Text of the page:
What is Law?

A broad term for the system of rules created and enforced by social or governmental institutions to regulate human conduct. The precise definition of law is a matter of longstanding debate, but most legal systems include some combination of rules that govern contracts, property, crime, and justice.

Some philosophers have offered different ideas about what law is. Hans Kelsen, for example, wrote that law is a ‘normative science’, while Friedrich Karl von Savigny said that law is a matter of custom that emerges through the interaction of many people and that varies with time and place.

Most people agree that the law should respect individual rights and provide a framework for a peaceful society. The law should also ensure that all people receive the same treatment and that public officials do not exercise excessive power. These goals are sometimes called the rule of law, and they are embodied in documents such as Magna Carta, which recognized that a king should not be above the law.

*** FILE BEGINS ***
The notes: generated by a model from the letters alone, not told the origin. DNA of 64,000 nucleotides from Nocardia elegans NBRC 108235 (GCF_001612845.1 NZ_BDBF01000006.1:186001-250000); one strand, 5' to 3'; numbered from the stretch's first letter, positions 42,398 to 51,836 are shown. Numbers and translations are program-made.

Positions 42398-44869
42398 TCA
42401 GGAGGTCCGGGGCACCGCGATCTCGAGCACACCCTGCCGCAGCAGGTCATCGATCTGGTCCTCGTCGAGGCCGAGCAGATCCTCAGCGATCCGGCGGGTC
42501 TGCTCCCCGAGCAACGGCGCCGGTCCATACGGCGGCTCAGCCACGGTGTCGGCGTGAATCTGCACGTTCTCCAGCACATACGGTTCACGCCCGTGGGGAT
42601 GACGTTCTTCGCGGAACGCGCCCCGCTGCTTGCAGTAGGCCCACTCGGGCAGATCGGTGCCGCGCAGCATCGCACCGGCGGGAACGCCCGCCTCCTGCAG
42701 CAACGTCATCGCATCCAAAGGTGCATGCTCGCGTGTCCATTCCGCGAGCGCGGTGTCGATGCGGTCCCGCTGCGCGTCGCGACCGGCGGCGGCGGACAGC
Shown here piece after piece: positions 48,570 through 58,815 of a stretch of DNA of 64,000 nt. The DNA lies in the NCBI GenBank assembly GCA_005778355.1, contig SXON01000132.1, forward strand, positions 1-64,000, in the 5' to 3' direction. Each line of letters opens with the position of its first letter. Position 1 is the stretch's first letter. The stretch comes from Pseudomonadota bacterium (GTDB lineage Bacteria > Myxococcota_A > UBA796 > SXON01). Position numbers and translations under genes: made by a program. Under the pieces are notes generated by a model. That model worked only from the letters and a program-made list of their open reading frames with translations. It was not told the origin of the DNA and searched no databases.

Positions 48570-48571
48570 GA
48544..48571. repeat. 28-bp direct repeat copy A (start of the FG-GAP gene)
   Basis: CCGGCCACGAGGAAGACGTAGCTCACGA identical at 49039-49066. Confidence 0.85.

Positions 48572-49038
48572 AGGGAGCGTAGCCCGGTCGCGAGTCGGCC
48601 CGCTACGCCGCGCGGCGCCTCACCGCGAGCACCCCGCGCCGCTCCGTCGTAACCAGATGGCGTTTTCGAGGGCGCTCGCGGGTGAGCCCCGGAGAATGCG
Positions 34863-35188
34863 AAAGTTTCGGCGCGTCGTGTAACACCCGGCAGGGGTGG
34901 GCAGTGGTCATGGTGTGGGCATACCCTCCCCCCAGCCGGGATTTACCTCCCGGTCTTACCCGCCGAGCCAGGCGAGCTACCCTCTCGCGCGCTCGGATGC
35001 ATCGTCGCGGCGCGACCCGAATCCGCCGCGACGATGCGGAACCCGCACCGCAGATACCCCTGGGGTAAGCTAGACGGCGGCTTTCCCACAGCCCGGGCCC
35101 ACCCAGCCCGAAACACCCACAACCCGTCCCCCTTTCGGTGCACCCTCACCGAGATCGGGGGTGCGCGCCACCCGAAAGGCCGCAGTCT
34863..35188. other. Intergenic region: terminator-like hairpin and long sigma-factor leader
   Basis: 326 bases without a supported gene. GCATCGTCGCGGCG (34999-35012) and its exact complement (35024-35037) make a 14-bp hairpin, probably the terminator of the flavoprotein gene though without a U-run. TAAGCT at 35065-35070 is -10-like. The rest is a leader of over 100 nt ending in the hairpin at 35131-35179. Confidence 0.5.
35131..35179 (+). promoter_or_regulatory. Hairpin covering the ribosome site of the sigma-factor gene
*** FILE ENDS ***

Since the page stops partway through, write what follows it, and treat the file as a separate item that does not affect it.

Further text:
A judicial system is also necessary for the rule of law, and some of its features are found in articles such as due process; censorship; crime and punishment; and police. Other areas of the law that may be considered important are family law; international law; property law; and tax law. The profession that deals with law is called the legal profession. For an exposition of the nature of law and a discussion of its relationship to other social issues, see Law, philosophy of.

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